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  • H V WRIGHT (a1) and D J WILLIAMS (a2)


Thyrotoxicosis affects approximately 1:500 women of reproductive age. Untreated or poorly controlled thyrotoxicosis in pregnancy is associated with significant maternal and perinatal morbidity. Recognition and diagnosis of new onset thyrotoxicosis in pregnancy can be challenging as many of the symptoms can be misattributed to physiological adaptation of normal pregnancy. Women with hyperemesis gravidarum (HG) often have biochemical, but not clinical evidence of thyrotoxicosis, which does not need treatment with anti-thyroid drugs (ATDs). For women with clinical thyrotoxicosis, uncertainty regarding the risks of teratogenicity due to ATDs has led to new guideline recommendations for their use in pregnancy. Women with autoimmune diseases such as type I diabetes and who have thyroid peroxidase antibodies (TPOAb) are at an increased risk of developing postpartum thyroiditis, which can result in permanent hypothyroidism. This review summarises the management of thyrotoxicosis in pregnancy and highlights controversial areas for which conclusive evidence is still lacking.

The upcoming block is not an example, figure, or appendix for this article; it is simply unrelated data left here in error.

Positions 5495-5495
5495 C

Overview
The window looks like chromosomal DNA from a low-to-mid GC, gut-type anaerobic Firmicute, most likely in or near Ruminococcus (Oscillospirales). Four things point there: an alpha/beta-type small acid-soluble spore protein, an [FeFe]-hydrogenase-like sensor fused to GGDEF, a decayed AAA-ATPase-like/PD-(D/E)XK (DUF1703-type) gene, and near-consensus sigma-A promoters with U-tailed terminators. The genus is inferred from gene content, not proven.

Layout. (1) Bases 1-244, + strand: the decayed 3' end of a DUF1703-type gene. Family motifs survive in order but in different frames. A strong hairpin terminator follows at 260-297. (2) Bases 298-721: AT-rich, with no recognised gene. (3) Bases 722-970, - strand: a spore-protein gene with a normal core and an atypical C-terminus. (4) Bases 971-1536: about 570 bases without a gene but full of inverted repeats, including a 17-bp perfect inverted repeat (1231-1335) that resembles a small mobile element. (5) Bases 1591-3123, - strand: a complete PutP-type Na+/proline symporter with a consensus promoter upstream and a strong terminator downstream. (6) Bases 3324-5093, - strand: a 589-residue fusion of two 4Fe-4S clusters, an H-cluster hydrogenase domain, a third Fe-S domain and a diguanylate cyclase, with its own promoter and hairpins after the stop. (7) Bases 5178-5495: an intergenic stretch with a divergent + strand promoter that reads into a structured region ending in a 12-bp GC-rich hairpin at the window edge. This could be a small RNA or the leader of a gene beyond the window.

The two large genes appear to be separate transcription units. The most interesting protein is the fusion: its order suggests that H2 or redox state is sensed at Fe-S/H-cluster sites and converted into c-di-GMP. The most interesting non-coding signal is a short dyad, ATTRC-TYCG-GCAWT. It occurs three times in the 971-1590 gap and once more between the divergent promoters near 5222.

Corresponding author

H V Wright, University College London Hospitals, London, UK. Email:


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